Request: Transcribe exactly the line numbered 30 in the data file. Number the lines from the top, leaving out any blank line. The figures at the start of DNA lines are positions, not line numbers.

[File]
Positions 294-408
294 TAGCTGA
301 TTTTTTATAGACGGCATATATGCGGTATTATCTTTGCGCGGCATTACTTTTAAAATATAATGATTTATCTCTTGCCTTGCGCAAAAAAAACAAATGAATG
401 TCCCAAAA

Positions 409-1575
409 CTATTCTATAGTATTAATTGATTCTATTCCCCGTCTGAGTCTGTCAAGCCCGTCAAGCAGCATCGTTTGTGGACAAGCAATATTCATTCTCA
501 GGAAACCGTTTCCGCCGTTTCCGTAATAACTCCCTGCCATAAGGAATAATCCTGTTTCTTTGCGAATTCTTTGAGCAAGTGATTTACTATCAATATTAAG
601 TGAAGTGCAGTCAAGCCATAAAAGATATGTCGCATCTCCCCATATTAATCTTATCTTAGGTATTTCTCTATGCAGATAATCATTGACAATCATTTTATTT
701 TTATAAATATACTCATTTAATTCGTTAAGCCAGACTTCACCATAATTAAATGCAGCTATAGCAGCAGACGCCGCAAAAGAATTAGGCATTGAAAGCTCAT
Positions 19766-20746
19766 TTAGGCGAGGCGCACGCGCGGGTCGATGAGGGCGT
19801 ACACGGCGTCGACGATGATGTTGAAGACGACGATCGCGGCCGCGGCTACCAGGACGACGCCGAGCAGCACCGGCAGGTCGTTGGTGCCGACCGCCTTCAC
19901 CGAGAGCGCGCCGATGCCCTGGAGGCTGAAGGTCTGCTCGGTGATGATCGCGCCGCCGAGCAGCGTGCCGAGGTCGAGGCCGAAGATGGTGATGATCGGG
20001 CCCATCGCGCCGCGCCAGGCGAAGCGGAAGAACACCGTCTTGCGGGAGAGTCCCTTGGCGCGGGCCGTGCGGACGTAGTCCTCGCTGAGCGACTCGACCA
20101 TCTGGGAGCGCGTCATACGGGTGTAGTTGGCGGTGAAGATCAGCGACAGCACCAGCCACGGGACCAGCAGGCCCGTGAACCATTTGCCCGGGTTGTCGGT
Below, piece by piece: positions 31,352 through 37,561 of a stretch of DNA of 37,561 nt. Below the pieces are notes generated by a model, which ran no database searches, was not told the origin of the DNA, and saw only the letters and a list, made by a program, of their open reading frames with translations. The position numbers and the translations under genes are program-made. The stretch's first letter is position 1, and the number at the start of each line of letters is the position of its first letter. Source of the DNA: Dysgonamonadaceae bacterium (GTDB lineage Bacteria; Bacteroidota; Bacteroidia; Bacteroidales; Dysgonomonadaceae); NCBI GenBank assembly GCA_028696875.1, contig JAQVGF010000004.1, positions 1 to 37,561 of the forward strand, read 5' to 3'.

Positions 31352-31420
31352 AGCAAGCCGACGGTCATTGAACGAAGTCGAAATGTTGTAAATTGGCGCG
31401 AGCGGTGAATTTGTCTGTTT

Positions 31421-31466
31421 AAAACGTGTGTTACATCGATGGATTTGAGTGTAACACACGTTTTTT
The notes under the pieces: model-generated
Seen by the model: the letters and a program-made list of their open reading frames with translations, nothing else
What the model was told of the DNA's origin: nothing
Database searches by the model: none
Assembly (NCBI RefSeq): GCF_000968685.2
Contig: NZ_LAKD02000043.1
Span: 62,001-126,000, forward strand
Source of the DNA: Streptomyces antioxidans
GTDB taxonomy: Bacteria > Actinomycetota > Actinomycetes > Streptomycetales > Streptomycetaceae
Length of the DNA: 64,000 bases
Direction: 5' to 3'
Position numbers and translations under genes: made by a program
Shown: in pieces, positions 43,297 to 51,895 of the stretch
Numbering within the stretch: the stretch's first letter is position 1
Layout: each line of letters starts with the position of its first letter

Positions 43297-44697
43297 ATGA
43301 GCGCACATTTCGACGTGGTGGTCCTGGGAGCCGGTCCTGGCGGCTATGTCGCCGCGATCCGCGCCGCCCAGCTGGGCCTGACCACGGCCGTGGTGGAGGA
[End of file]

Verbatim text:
GTDB taxonomy: Bacteria > Actinomycetota > Actinomycetes > Streptomycetales > Streptomycetaceae